On March 17th, 2015, Stevie Wonder kicked off his “Songs in the Key of Life Performance” tour with a bang at the Pepsi Center. The concert was full of surprises, hits, deep cuts, jams, and made sure the audience was captivated the entire time. Unlike most Stevie Wonder concerts, this was not designed to be a crowd pleasing greatest hits show. Wonder performed the entirety of his Grammy Award winning 1977 classic double album, Songs in the Key of Life, albeit with a few curveballs.
I was lucky enough to attend the concert for a slight student discount with my class for “Music in American Culture”, due to Mark Davenport knowing the guitarist of Steve Wonder’s band. We initially purchased nosebleed seats, but for some reason (some people suggested to fill up the crowd) we were able to move almost to the floor seats for free. The view was better, but my relief was that I wouldn’t trip and fall off of the steep Pepsi Center nosebleed stairs.
With my life secured, the show began. I was particularly excited for the first part of the show because I love the first side of Songs in the Key of Life. Nobody was sure whether or not Stevie Wonder would play the album in chronological order, but it was confirmed when album opener “Love’s in Need of Love Today” was the concert opener. As the concert progressed, it was clear that although Wonder was playing the album; he was doing it in whatever way he pleased. For example, jazz fusion instrumental piece “Contusion” was much more exciting live than off of the album cut. The musicians were far tighter, and emphasis was made on perfectly timed hits to equal the fusion shredding of groups such as Return To Forever. Stevie Wonder had a plethora of musicians at his disposal. For the song “Village Ghetto Land”, instead of performing the song on a synthesized string orchestra patch as he does on the album, he brought out an actual small string orchestra. While hits such as “Sir Duke” and “I Wish” were show stopping, my favorite part of the first half of the performance was the string of “Pastime Paradise”, “Summer Soft”, and “Ordinary Pain”. The way those songs flow into one another on the album was just as awe-inspiring live, and with all of the musical curveballs in those songs even those who weren’t familiar with the album’s deep cuts could get into it.
After an intermission, the second half of the show/album began with Stevie Wonder speaking out against the Stand Your Ground law. Many people don’t realize how political Wonder is in his music, because his hits aren’t political, but he made his point by pledging to donate $150,000 from the tour to a fundraiser against Stand Your Ground laws. “Isn’t She Lovely” opened up the second half of the concert, in which Mr. Wonder decided to shred on the harmonica for a while. Personally, I’m not a big listener of the second side of Songs, the songs are all very long and dense, but it’s Stevie Wonder; I knew I would be fine. If anything, long dense songs are better experienced live. However, Stevie kept it interesting, going into Michael Jackson covers on a crazy stringed instrument called the harpejji, which he also performed an amazing improvised solo on. Even I was shocked on that one, Wonder’s musical genius was on a level that I didn’t even realize.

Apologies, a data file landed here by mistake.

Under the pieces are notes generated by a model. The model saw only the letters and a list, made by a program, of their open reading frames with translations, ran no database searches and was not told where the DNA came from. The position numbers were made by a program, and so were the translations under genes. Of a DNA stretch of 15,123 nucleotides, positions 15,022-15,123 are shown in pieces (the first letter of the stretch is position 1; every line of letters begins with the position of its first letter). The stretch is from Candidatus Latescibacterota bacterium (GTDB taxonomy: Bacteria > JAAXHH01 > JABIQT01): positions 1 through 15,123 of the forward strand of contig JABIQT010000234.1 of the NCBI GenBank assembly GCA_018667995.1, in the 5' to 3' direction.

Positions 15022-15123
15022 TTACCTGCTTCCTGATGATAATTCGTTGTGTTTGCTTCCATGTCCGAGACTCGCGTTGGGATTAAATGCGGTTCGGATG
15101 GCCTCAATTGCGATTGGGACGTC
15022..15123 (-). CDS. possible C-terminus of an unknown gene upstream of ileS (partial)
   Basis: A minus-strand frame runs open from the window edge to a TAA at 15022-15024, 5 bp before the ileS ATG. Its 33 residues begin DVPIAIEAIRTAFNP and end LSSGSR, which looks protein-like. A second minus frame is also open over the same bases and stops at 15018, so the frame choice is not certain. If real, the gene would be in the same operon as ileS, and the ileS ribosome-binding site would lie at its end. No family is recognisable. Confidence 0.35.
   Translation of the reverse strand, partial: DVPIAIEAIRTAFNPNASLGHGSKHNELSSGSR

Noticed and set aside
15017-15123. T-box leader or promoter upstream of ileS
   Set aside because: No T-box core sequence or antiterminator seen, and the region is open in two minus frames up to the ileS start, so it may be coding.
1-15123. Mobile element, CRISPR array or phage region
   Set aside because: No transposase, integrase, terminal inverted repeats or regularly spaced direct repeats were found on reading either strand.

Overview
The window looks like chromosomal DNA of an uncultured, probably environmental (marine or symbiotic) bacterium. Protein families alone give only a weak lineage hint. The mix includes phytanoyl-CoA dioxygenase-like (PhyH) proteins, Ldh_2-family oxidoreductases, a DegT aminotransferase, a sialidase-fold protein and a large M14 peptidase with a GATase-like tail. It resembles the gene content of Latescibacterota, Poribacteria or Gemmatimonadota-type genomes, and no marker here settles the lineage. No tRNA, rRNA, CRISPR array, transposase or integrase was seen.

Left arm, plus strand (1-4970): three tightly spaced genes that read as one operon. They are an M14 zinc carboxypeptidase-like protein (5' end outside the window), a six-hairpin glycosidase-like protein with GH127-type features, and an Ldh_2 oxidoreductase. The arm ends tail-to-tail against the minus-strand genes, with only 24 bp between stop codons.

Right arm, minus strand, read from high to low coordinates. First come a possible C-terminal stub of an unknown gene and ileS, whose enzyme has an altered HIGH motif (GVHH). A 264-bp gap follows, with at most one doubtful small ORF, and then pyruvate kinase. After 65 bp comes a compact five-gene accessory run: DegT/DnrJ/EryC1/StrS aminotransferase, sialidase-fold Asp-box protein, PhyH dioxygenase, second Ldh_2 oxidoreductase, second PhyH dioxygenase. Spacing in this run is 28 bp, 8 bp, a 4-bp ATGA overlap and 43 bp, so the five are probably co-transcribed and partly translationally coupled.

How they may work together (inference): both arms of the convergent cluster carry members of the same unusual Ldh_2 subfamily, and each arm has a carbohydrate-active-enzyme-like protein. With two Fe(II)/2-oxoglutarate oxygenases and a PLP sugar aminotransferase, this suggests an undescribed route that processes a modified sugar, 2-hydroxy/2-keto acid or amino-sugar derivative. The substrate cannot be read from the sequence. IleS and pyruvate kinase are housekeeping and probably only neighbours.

My personal highlight of the show was the surprise jam with Chick Corea and Herbie Hancock, two of the world’s greatest living jazz pianists. They were performing at another venue, and decided to drop by and jam with Stevie afterwards. The two performed on the song, “As”, but the real highlight was when Herbie Hancock was goaded by Wonder into performing his classic “Watermelon Man” with Wonder’s band. While Herbie was awesome, fellow KRCXer Connor McNeir and I were both disappointed that Chick Corea didn’t feel like shredding the ivories like we knew he was capable of.
Although the performance was for bigger fans, Stevie Wonder ended the show by coming out and DJing his hits. The band would go into whatever song he would DJ, until they finally decided on “Superstition” as their closer. All in all, the show was fantastic; two and a half hours of classic music. It was a true honor just to watch one of the few remaining geniuses of the Rock N’ Roll era perform, and I’d recommend going to see him while you still can.
-- Sye Sharp